So named for its leaves, which are covered with fine silvery hairs.
The tree Leucadendron argenteum of the Proteaceae, indigenous to the Western Cape; silver-leaf tree, see silver-leaf sense a; witteboom. Also attributive.
1731G. Medleytr. ofP. Kolben’s Present State of Cape of G.H.II. 224Argyrodendros Africana..i.e. The Silver Tree. These trees are seen equally in the Vallies and on the Hills in the Cape-Countries. They are, particularly, much seen about Constantia. The Fruit is conical, like that of the Pine-Tree.
1786G. Forster inA. Sparrman’s Voy. to Cape of G.H.I. 32The protea argentea, or the silver-tree, as it is called, exhibited the whole year through its glossy white, or silver gray leaves.
1795C.R. Hopsontr. ofC.P. Thunberg’s Trav.I. 116The seed-vessels of the silver-tree (protea argentea) serve for fuel.
1804R. PercivalAcct of Cape of G.H. 142To add to the beauty of this place (sc. Constantia) there are groves of the silver-tree planted all round...The leaves of the colour of that metal..are as rich as satin to the touch. They may indeed be said to be every way similar to a grayish or bluish pearl-coloured plush velvet.
a1823J. EwartJrnl (1970) 22The most striking object in botany..is the Silver-Tree (Protea Argentea) which is seen exuberantly clothing the least-rugged part of the Table Mountain (to which it is indigenous)..with its downy and silver color’d foliage.
1832C.S. StewartVisit to S. Seas in U.S. Ship Vincennes 1829–30II. 325The approach to the gate is through a grove of the silver tree, protea argentea, affording us full proof of the appropriateness of the name. The long-pointed leaves are thickly set on the branches..covered with a fine white furze or down.
1857D. LivingstoneMissionary Trav. 283A species of silver-tree of the Cape (Leucodendron argenteum) is found in abundance in these parts through which we have travelled.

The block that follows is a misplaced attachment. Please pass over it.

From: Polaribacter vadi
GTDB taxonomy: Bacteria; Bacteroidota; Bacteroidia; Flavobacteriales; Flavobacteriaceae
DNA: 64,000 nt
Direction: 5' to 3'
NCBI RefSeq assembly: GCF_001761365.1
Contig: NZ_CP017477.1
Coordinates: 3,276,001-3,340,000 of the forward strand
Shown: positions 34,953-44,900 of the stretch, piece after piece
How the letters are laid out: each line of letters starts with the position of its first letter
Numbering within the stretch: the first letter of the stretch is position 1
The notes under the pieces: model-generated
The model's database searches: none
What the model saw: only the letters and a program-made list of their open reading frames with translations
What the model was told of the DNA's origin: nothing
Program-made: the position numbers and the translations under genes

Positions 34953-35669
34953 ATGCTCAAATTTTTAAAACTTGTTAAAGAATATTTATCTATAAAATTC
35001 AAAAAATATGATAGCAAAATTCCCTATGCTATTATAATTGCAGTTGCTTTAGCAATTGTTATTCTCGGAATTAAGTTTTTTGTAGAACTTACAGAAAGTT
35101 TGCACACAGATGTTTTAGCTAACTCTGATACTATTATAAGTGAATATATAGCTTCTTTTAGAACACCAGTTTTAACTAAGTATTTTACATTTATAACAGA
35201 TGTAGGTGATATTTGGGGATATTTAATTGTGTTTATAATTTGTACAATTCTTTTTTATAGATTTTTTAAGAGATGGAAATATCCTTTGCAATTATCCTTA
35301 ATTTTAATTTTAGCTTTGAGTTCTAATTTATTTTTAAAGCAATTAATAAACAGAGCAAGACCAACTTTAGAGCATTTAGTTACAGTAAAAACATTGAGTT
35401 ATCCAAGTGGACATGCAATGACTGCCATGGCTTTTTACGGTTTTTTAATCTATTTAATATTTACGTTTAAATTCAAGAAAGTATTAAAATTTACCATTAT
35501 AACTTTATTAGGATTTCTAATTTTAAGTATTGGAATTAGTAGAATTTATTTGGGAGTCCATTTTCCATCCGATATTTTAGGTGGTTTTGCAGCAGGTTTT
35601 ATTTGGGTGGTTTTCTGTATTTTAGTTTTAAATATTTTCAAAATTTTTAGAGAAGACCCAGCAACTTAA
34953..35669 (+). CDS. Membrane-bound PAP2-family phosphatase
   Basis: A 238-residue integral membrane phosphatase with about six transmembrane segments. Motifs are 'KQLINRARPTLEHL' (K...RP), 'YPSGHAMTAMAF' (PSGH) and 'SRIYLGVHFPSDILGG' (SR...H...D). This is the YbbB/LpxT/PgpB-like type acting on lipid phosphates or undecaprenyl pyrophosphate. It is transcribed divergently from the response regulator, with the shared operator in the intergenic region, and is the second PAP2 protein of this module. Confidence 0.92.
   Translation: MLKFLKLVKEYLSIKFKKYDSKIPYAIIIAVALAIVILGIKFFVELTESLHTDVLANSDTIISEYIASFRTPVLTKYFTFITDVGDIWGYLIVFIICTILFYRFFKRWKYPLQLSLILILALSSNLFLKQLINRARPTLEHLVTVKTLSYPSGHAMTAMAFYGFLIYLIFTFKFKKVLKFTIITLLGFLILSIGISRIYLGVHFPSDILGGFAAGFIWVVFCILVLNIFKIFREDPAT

1890A. MartinHome Life 10The silver tree..is found only on Table Mountain. The long, pointed leaves seem made of the glossiest pale-grey satin.
c1911S. PlayneCape Col. 49The well-known Silver Trees, so called from the silvery appearance of their leaves, are only common to the Cape Peninsula.
c1933J. Juta inA.C. PartridgeLives, Lett. & Diaries (1971) 151The silver tree — the ‘witteboomen’ — circled the hilltop with a pointed crown of glistening silver.
1947L.G. GreenTavern of Seas 119Mercifully the silver trees were not seriously affected by the fire. Nowhere else in the world do these gracious and remarkable trees thrive as on Table Mountain, their stronghold and native home.
1961Palmer & PitmanTrees of S. Afr. 218The silver tree of the Cape Peninsula, both in shape and colour, is one of the loveliest of our wild trees...Its silver foliage makes it a conspicuous sight on the slopes of Table Mountain, where, hardier than its neighbours, it often stands in windy, dry positions.
1963R. LewcockEarly 19th C. Archit. 79A framework of Silvertree poles with infilling panels of nine-inch sunburnt brick.
1978Daily Dispatch 25 Jan. 10The beautiful Silvertree (Leucadendron argenteum)..has been selected as the provincial tree of the Cape Province.
1989Your Gardening Questions Answered (Reader’s Digest Assoc.) 352Leucadendron argenteum (Silver tree). Famous indigenous tree with blue-green, oval, pointed leaves covered with silky, silvery hairs. The male plants produce orange flower heads in summer — the female plants bear silvery cones.
1993Earthyear Winter (Earthling) 27Table Mountain is unique...Some of the plants, such as..the silver tree (Leucadendron argenteum) grow nowhere else in the world.
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